Diplomats played down any chances of a breakthrough.

I believe most are rather skeptical concerning the outcome because, well, Iran had a chance at the last meeting and didn't seize it, a senior Western official said, referring to the last trip by the senior IAEA team to Tehran at the end of January.

Referring to last week's announcements by Iran of new nuclear advances, he said: They send out the wrong signals that Iran is really willing to cooperate... We will wait and see what will come out of this meeting but we should be prepared that Iran might try some technical steps ... to appear cooperative without really providing the necessary cooperation.

The outcome of the discussions will have diplomatic repercussions because it could either deepen a stand-off that has stoked fears of war or provide scope to reduce tensions.

The European Commission says the EU would not be short of oil if Iran stopped crude exports as it has enough stock to meet the bloc's needs for around 120 days.

Industry sources said European oil buyers were already making big cuts in purchases from Iran months in advance of EU sanctions.

French and Anglo/Dutch oil majors Total and Shell have been big buyers of Iranian crude but Total had already stopped buying from Iran and traders said last week that Shell had scaled back sharply.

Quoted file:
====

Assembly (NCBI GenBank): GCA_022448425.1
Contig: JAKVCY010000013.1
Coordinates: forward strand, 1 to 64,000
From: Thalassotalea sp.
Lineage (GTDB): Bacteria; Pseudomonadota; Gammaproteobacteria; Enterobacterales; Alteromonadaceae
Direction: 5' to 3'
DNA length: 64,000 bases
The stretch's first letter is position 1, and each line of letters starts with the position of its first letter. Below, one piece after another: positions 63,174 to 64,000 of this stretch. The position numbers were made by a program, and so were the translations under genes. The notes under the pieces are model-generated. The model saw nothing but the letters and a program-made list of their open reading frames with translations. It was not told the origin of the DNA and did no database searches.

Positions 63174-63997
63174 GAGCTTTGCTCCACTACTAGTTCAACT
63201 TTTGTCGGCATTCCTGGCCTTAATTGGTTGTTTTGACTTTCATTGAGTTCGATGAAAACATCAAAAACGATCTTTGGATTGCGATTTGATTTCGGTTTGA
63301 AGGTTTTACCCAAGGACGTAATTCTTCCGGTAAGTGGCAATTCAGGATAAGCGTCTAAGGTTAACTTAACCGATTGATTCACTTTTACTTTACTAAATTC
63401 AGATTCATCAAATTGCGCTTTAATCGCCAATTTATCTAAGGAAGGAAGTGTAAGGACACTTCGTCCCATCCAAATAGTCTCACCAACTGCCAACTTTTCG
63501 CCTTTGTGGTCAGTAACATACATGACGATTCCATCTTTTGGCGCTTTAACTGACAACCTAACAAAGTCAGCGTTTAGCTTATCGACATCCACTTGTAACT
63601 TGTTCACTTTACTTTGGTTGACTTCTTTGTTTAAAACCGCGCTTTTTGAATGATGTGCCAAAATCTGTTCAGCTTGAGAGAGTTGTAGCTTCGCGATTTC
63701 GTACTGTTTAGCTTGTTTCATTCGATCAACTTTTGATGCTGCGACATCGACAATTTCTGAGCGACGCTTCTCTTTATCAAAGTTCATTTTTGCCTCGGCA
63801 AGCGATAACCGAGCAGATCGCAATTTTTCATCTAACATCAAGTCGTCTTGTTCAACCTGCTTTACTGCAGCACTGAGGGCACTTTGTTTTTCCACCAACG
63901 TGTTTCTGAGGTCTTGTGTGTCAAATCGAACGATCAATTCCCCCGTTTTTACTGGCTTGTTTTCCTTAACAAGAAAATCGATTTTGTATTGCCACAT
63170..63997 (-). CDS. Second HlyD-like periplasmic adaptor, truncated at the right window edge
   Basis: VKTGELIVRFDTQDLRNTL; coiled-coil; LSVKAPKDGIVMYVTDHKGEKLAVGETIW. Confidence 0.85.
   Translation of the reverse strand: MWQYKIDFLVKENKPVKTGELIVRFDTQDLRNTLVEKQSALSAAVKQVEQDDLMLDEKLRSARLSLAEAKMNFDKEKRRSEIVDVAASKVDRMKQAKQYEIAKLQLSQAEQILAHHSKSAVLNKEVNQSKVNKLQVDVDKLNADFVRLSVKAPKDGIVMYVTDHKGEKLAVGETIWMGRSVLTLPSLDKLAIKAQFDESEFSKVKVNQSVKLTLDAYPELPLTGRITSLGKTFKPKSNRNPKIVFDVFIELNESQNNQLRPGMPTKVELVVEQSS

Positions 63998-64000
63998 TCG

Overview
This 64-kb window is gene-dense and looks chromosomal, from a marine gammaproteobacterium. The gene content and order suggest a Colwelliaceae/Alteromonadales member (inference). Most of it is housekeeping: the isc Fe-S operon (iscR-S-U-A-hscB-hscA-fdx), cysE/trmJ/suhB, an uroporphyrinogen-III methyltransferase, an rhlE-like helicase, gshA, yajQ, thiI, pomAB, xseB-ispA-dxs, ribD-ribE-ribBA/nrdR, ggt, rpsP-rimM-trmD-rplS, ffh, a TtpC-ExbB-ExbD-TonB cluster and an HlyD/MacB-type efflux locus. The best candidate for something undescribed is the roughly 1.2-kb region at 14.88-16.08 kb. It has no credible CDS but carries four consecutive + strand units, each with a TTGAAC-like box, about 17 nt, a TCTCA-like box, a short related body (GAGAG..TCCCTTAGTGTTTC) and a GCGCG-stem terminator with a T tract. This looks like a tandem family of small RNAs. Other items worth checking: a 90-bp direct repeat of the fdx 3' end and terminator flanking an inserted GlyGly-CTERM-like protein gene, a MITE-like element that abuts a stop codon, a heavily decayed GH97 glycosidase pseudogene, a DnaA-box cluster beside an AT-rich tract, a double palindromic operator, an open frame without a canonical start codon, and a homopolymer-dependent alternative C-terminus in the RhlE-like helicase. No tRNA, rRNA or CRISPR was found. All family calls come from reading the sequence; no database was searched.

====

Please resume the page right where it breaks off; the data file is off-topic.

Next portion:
Shell, which has declined comment on its trade with Iran, was one of the biggest consumers of Iranian crude globally, taking about 100,000 barrels daily into Europe and about the same amount to its Japanese subsidiary, Showa Shell.

Latest EU data, for the third quarter of 2011, shows that oil sales into Britain fell to zero and France imported 75,000 bpd, accounting for just 6 percent of its crude oil imports.

Debt-ridden Greece is most exposed to Iranian crude disruption among EU countries.

MILITARY ACTION?

Iran says its nuclear program is entirely peaceful but its refusal to curb uranium enrichment, which can have both civilian and military ends, while shifting a key part of it to a remote mountain bunker protected from air strikes and continuing to restrict IAEA access, has raised concerns.